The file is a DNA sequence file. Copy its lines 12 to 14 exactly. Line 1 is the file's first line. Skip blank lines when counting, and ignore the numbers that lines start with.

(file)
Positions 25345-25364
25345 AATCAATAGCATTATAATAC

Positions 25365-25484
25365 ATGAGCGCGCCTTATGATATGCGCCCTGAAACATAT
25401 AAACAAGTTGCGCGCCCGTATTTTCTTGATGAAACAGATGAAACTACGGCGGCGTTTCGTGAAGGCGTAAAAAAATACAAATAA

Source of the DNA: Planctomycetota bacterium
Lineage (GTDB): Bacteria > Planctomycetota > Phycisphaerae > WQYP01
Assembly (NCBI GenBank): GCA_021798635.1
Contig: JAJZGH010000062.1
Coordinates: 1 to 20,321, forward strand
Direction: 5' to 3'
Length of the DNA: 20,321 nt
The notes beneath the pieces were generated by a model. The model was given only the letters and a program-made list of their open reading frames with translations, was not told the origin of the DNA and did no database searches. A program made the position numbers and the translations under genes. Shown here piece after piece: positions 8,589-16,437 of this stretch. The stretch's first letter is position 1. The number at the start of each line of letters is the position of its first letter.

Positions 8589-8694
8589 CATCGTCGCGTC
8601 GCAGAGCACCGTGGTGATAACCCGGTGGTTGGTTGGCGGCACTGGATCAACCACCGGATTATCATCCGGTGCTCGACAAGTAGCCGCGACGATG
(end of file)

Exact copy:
Length of the DNA: 20,321 nt
The notes beneath the pieces were generated by a model. The model was given only the letters and a program-made list of their open reading frames with translations, was not told the origin of the DNA and did no database searches. A program made the position numbers and the translations under genes. Shown here piece after piece: positions 8,589-16,437 of this stretch. The stretch's first letter is position 1. The number at the start of each line of letters is the position of its first letter.

Positions 8589-8694